The PI3K/AKT pathway is an important component of many of the steroid hormone signaling pathways, both up- and downstreams of the steroid receptor. PI3K/AKT activity is required for phosphorylation and activation of certain steroid hormone receptors (Ward & Weigel 2009). Subsequently, PI3K/AKT is activated as a consequence of steroid hormone receptor activation (Dillon et al. 2007, Wang et al. 2007), generating a positive-feedback loop. In the case of prostate cancer cells, the AR-signaling pathway and the PI3K/AKT pathway cross-talk through FOXO proteins, among other routes (Wang et al. 2007).
FOXO proteins and the PI3K/AKT signaling pathway play a similar role in the catabolic actions of the GR in the regulation of genes involved in myopathy (Schakman et al. 2008). Muscle atrophy is an important consequence of many diseases. Glucocorticoids induce insulin resistance and subsequent activation of the ubiquitin-proteosome pathway. Elevated glucocorticoid production results in increased expression of atrogenes such as IRS1, IRS2, AT-1, and UBC. FOXO3a mediates cross-talk among the PI3K/AKT, MEK/ERK, and GR signaling pathways (Zheng et al. 2010).
SIRT1 activity has been linked to steroid hormone receptor sensitivity to ligands, activation, and function. The literature to date suggests that SIRT1 in general functions to repress steroid hormone receptor activity. In the case of the ER, SIRT1 represses ligand-independent activation. In the case of AR and GR, SIRT1 regulates ligand sensitivity and the subsequent transcriptional response to androgen and glucocorticoids respectively. In the case of the PR, it is likely that SIRT1 regulates the kinetics of nucleocytoplasmic shuttling and, consequently, ‘slow’ vs ‘rapid’ progesterone-responsive gene transcription. In the case of the MR, SIRT1 represses MR-induced gene transcription and can also cause cellular senescence and subsequent renal injury (Fig. 1).
However, for the most part, direct deacetylation of steroid hormone receptors by SIRT1 has not been demonstrated, or the functional effects of such a direct interaction (receptor acetylation status) have been modest. In the case of the PR and ER, SIRT1 regulation of receptor activity appears independent of direct SIRT1 acetylation. Moreover, regulation of the MR activity by SIRT1 is independent of SIRT1 deacetylase activity. It is rather more likely that the SIRT1 regulation of steroid hormone receptor activity is ‘indirect’. For at least one steroid hormone receptor, AR, SIRT1 appears to serve as a transcriptional cofactor. The AR, upon binding of an androgen antagonist, physically associates with SIRT1 and the co-repressor NCoR, and recruits these proteins to the promoter of AR-responsive genes, repressing their transcription.
SIRT1 appears to regulate the ER through a different indirect mechanism, via modulation of a PI3K-dependent pathway, thus activating AKT, which in turn phosphorylates and activates ERα. In this case, and potentially for other steroid hormone receptors, the FOXO proteins may provide a critical link between SIRT1 activity and signaling pathways that activate or inactivate steroid hormone receptors.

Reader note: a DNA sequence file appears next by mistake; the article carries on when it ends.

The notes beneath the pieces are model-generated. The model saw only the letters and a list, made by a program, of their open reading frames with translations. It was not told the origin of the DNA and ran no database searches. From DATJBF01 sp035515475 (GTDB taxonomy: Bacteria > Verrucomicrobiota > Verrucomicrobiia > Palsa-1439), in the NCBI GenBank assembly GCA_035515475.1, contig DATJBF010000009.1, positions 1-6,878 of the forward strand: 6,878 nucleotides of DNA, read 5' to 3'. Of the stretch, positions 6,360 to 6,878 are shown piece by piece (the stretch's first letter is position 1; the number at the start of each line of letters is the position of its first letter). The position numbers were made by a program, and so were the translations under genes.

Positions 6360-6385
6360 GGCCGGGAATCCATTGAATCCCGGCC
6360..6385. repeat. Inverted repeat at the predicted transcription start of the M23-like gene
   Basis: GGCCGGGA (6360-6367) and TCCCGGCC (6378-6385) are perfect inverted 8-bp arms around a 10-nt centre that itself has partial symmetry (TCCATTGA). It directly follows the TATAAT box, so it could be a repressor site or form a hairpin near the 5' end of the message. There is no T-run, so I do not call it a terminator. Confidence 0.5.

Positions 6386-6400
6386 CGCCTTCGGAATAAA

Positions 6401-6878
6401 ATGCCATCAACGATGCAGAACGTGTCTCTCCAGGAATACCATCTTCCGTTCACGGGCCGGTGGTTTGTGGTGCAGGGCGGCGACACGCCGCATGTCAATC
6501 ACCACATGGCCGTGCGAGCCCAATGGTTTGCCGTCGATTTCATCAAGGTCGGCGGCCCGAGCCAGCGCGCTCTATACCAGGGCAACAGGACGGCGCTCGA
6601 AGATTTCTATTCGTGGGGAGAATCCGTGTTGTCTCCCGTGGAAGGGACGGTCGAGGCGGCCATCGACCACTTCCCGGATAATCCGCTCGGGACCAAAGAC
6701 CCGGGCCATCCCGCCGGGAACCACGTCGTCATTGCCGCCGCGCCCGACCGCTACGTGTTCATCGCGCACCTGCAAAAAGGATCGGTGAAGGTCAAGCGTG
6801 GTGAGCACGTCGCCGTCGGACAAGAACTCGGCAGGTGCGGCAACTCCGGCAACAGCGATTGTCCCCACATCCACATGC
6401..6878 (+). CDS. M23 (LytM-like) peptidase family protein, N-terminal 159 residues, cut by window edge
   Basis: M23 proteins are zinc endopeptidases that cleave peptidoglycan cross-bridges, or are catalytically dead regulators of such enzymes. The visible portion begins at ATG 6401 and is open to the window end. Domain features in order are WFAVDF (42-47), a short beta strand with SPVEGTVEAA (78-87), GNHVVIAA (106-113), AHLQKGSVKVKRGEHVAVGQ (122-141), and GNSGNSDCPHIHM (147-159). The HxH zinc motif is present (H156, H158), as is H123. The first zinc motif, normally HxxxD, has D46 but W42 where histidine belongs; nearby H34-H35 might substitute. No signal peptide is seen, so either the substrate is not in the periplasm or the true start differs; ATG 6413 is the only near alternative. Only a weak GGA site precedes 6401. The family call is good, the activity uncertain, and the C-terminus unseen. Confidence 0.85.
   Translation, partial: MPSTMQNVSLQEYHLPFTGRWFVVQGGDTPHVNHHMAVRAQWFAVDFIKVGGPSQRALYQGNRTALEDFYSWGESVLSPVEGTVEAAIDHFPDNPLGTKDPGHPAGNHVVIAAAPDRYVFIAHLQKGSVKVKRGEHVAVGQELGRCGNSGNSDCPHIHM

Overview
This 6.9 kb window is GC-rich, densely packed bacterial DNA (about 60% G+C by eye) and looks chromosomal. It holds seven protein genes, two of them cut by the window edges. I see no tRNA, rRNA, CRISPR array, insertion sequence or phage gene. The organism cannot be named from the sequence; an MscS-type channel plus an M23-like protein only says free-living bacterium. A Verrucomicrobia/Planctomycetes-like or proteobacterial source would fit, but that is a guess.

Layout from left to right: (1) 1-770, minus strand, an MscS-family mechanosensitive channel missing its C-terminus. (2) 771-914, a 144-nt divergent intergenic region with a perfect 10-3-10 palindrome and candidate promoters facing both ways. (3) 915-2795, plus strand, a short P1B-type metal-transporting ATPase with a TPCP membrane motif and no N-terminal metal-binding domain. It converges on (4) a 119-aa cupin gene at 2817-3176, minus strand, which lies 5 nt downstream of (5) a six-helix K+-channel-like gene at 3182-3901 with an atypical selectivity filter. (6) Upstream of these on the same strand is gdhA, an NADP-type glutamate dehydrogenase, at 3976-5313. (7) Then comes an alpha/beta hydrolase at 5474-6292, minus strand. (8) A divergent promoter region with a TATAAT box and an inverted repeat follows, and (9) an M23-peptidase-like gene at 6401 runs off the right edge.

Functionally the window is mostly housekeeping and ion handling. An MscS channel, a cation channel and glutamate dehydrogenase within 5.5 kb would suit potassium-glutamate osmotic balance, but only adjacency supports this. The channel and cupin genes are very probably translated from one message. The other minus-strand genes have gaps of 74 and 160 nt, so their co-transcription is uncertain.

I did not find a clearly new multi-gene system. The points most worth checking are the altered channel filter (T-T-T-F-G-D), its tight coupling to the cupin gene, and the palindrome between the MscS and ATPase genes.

In prostate cancer cells, SIRT1 inhibition via selective inhibitors or siRNA produces an increase of FOXO1 expression and acetylation, resulting in a decrease in cell viability that is independent of p53 (Jung-Hynes & Ahmad 2009). FOXO proteins may thus provide an important or even necessary co-regulatory component linking steroid hormone receptor activity and SIRT1 activity.
A recent study reports that SIRT1 is expressed in 67% (82/122) of breast carcinomas investigated, and with concurrent expression of DBC-1, is significantly associated with distant metastatic relapse and a shorter relapse-free survival rate (Lee et al. 2011). In addition, activation of SIRT1 elicits a more profound inhibitory effect on BRCA1-mutant cancer cells (women possessing genetic mutations in BCRA1 have an 80% risk of developing breast cancer in their lifetime) than on BRCA1-wild-type cancer cells both in vitro and in vivo (Wang et al. 2008). When considered together with the reports that SIRT1 activity increases the expression of drug-resistance genes (Chu et al. 2005), SIRT1 expression and modulation may have important clinical implications for breast cancer patients, and potentially other steroid hormone-dependent cancer patients as well.
Understanding the effects of physiological and pathological changes in SIRT1 activity on steroid receptor function in normal and tumor cells is therefore of potentially great importance. New methods of pharmacological or genetic modulation of SIRT1 activity are under active development for a number of potential applications. In particular, SIRT1 may prove to be an important target molecule for new therapies of diseases of steroid hormone signaling and endocrine-related cancers.
Declaration of interest
The authors declare that there is no conflict of interest that could be perceived as prejudicing the impartiality of the review.
This study was supported by grants from the National Cancer Institute: R01-CA101992 (D V F) and CA101992S1 (R L M), and from the Department of the Army: USAMRMC PC100093 (D V F) and by the Karin Grunebaum Cancer Research Foundation (D V F).